Whatever science is involved in contentment, there certainly is also an art. Better said, it is a spiritual discipline. You incorporate it only through diligence and persistence. Be aware of the enemies of contentment and root them out! You will be the beneficiary, and so will everyone who knows you.

Categories
choice decision politics Uncategorized

THE POLLS ARE OPEN

Neal Pollard

All over the nation, poll levers are being pulled, votes cast, and the office of many political positions is in the process of being filled by the winning candidate. People in this place of democracy are, at this moment, helping to decide the political fate of individuals vying for a place of public leadership. Those elected may or may not be persons of worth and integrity. Their careers may be starting, extending, or ending, depending on the majority’s say. They may gain or lose a place of authority based on their political, international, domestic, economic, and social philosophies. After all, public officials are always vulnerable to the fickle feelings of the voter.

Everywhere in the world at every moment, everyone is casting a vote of a different nature. Only one figurative ballot is used in this worldwide decision. Only two choices appear on the ballot. The issues are paramount in importance. This vote is not cast secretly behind a curtain, either. Many times, a righteous minority may be caused to suffer because of the foolish “majority vote” (cf. Proverbs 14:34). When all of life is over, the voting record of every individual will be made public. In fact, all people of all nations for all time will know which choice every individual elected to make in his life. And yet, with this poll, one can change his vote as long as life and opportunity are his.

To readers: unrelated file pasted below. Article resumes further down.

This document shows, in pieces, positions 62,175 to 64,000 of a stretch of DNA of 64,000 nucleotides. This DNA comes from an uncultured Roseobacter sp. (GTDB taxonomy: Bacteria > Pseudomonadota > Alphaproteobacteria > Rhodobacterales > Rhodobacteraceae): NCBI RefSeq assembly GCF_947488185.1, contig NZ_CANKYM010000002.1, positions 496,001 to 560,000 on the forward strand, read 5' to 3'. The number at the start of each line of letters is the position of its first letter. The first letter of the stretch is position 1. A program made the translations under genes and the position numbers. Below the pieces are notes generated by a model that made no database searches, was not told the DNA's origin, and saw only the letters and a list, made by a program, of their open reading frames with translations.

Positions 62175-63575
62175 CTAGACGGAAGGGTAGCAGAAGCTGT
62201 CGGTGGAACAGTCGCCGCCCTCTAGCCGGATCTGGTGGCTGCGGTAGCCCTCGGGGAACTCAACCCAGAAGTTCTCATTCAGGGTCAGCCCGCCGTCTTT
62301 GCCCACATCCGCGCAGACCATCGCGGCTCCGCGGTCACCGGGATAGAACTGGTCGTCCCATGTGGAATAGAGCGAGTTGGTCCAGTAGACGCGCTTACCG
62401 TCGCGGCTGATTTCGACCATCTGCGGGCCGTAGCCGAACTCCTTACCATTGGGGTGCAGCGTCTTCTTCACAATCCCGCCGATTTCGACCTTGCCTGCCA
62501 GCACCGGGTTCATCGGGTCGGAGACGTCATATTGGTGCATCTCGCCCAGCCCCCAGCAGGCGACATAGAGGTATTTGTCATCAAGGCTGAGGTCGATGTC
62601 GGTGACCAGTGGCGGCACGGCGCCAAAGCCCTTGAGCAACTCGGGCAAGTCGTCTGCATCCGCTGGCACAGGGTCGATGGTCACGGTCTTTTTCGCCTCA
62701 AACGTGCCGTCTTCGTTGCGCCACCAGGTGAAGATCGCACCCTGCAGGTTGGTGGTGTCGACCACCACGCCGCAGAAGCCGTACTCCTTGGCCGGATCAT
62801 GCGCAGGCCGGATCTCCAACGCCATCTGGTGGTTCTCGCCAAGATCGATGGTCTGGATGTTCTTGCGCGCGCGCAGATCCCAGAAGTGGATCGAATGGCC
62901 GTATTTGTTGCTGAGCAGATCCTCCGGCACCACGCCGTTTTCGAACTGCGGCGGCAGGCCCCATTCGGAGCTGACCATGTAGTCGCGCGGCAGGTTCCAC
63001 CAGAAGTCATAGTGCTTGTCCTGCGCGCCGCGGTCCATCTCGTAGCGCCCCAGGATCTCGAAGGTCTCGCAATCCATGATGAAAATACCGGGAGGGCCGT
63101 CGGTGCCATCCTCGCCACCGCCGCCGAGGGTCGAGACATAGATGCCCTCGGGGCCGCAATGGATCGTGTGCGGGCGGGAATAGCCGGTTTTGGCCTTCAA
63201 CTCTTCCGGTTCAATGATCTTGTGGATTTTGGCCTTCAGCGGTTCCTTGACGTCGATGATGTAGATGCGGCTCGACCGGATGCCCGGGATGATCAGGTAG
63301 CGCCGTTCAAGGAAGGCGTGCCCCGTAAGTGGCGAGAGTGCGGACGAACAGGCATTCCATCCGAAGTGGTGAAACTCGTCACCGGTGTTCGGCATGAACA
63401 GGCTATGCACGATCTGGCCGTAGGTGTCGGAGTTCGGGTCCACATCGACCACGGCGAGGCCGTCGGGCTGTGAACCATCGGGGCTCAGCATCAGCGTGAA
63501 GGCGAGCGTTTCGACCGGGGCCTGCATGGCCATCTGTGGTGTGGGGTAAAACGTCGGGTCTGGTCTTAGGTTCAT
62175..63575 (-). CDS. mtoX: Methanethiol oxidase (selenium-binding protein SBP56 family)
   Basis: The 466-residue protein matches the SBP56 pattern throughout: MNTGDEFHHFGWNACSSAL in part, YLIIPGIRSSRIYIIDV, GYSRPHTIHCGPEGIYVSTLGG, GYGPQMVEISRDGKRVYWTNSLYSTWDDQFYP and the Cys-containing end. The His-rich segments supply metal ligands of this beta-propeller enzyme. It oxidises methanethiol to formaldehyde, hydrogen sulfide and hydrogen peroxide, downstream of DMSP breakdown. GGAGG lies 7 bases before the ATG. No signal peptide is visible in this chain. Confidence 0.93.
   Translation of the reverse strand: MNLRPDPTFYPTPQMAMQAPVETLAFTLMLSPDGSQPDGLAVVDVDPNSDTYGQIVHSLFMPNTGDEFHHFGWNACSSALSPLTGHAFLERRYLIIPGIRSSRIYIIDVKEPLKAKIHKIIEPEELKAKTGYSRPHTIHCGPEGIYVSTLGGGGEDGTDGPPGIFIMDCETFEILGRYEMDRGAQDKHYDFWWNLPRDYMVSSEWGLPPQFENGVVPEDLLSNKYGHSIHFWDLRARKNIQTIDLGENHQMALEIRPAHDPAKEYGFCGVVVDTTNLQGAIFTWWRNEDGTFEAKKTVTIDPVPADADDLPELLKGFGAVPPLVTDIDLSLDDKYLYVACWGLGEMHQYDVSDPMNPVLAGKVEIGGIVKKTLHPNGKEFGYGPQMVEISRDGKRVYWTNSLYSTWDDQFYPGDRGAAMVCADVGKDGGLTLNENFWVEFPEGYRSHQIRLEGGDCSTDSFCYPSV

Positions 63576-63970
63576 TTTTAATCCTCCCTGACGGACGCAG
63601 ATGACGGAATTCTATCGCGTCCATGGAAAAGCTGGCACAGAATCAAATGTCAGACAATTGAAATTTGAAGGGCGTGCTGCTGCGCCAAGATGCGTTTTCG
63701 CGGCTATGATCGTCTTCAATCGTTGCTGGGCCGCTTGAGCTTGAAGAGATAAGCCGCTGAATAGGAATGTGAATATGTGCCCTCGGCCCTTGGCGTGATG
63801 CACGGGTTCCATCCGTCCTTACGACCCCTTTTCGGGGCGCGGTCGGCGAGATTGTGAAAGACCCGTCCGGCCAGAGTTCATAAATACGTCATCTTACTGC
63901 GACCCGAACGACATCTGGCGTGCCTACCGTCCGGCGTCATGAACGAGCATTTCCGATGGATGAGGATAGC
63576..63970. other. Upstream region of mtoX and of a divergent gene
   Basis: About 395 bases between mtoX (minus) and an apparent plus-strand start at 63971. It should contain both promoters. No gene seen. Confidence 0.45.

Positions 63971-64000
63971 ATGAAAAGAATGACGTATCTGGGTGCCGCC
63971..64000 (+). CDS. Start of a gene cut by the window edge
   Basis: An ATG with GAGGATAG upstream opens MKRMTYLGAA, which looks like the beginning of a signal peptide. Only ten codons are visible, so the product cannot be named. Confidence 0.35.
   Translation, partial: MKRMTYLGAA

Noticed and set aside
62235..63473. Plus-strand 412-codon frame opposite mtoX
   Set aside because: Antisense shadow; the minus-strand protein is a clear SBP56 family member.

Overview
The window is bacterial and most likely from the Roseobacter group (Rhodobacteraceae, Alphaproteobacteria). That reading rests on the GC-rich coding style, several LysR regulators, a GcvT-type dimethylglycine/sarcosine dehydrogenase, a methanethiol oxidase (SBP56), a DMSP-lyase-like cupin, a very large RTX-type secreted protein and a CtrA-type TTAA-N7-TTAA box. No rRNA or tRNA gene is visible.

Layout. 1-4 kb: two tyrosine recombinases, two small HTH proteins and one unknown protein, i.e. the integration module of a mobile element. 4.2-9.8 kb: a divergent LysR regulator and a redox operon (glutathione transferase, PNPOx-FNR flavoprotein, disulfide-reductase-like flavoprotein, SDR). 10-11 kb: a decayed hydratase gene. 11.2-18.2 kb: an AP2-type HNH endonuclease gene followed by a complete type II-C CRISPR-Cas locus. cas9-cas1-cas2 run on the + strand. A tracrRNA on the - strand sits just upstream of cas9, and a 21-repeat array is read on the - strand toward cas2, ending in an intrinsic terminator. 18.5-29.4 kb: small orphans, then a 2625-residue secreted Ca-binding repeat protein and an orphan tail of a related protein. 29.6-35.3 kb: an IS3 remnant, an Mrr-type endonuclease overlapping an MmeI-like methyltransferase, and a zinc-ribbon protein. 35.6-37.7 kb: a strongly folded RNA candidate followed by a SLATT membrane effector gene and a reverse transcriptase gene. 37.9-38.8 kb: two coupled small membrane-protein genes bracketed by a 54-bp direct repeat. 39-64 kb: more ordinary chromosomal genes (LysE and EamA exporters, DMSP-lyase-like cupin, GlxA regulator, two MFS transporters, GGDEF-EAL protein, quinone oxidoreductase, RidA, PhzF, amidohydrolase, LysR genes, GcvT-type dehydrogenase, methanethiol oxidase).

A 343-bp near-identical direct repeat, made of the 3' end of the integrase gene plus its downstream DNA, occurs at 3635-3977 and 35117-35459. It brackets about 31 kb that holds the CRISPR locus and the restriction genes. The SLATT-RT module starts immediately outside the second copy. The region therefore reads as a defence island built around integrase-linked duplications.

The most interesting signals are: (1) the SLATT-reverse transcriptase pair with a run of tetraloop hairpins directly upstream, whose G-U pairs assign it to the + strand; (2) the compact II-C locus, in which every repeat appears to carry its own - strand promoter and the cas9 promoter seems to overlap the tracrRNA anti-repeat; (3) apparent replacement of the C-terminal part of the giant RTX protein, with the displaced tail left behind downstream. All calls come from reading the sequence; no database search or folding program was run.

Does the Kingdom take PRIMARY importance in your life? In Matthew 6:33, Jesus says, “But seek ye first the kingdom of God, and his righteousness; and all these things shall be added unto you” (Mat. 6:33). The head of this kingdom is Christ “and he is the head of the body, the church; who is the beginning, the firstborn from the dead; that in all things he might have the preeminence” (Col. 1:18, emp. NP). God demands first place. We must love Him more than anyone or anything else (Lk. 10:27). Whatever keeps us from attending the worship assembly, from actively seeking the lost, and from modeling true Christianity before the world, takes priority over serving and obeying God in His Kingdom.